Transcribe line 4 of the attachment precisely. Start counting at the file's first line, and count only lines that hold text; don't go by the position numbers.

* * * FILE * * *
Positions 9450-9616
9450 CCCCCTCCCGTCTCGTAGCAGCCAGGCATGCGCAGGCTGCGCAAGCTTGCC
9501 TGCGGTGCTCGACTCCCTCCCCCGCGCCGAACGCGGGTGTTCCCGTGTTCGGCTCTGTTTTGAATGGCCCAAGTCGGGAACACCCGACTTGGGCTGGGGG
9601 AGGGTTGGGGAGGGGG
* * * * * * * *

9601 AGGGTTGGGGAGGGGG